August 31, 2007

Preserving Primacy

Naturally then, we must ask ourselves, what kind of comprehensive global strategy would preserve primacy most effectively in the face of so many, and varied challenges.

Primacy provides scores of benefits for the United States, it would not be practical for it to sit back and permit other states to catch up thus surrendering the many rewards of its international influence as sourced through its massive ideological, military, and economic capacity. Unquestionably, the U.S. must continually review its grand strategy for engaging with the world to preserve its present position, at least for as long as it can.

There are some clear considerations in light of this. U.S. military power although robust, should not be wasted needlessly, and its economy requires prudent management to enhance its long-term strength since its global power is also dependant on economic output. Especially given that, both the Chinese and Indian economies are set to be in the same league by around 2050 whilst declining and ageing populations will adversely affect the output of Japan, Russia, and the European Union. Also of concern is that both China and India are well placed to bite into America’s technological advantages, accordingly to keep its edge, its task is to fashion a new evolving international economic architecture, one that will maintain stability and growth. U.S. vulnerability also stems through its considerable dependency on oil, indeed competition for natural resources is likely to peak well before 2050.1 Clearly, numerous trials will continue to beset U.S. policy makers, naturally then, we must ask ourselves, what kind of comprehensive global strategy would preserve primacy most effectively in the face of so many, and varied challenges.

Evidently, the present strategy whereby the U.S. attempts to run the course of global proceedings on its own, more or less setting the agenda and using military power to enforce it, is proving costly, I am not solely referring to Iraq. It is counterproductive to be derisive of existing institutions and indifferent toward the judgment of other nation states. In the longer term, this weakens America in two ways by eroding America’s ability to attract the support of even some of its traditional allies and emboldening purported rogue states such as Iran and North Korea and past enemies like Russia who is presently engaged in both re-building and old-fashioned saber rattling. Finally, it also exacerbates existing anti-americanist views around the world. Global hegemony per se, as encouraged by the likes of Charles Krauthammer, William Kristol, and various individuals associated with the Project for a New American Strategy2 is realistically, beyond even the United States.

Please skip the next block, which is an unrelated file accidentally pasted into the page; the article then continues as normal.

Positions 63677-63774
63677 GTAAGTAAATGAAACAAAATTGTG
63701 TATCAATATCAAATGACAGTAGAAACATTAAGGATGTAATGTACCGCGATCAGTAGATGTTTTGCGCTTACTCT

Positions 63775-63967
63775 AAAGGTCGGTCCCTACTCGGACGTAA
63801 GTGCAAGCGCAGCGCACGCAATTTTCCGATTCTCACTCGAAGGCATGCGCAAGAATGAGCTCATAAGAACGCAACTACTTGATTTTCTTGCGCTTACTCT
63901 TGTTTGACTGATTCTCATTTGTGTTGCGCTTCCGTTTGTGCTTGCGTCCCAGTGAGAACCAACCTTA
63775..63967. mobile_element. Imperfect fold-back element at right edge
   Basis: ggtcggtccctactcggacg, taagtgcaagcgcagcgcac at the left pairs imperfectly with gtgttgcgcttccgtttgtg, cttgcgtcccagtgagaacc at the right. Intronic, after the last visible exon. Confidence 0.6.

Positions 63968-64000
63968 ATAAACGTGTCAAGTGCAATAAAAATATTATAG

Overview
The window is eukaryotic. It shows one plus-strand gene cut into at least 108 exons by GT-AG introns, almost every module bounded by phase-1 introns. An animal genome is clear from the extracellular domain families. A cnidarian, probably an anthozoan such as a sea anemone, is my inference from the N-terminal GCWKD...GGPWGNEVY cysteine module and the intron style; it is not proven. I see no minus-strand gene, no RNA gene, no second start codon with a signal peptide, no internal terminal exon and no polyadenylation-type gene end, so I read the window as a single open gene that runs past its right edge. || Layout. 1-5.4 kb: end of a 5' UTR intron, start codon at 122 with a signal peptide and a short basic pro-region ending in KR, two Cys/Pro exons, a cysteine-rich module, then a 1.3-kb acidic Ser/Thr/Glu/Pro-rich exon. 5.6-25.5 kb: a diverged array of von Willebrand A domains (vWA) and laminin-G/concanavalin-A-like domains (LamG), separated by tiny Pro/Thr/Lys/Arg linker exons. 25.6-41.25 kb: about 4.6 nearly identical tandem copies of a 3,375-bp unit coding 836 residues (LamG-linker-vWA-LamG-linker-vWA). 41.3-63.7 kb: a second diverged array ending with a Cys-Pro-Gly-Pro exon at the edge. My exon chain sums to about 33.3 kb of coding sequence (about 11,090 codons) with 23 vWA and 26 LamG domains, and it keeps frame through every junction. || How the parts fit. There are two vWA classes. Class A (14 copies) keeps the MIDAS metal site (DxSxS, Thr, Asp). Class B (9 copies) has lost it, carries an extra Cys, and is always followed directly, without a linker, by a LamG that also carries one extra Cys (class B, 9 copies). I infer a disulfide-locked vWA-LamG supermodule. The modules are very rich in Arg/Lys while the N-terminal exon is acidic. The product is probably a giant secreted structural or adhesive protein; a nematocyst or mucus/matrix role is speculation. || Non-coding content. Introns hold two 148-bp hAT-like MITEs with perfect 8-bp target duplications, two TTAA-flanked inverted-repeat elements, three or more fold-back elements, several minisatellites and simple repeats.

Nevertheless, there is nothing improper about the U.S. seeking to support only those forms of government embracing liberal democratic processes, nor is there anything wrong intervening in global affairs to encourage forms of regional balancing in favour of U.S. interests. To achieve this and notably, safeguard primacy, a stratagem that primarily employs America’s traditional approach by which it deploys its power, in no uncertain terms, only when there exists a direct threat to its interests is now called for. Hence, offshore balancing which utilises and assists friendly regional powers (its allies and including Israel) to curb the rise of potential hostile nation states comes close to being the ideal option.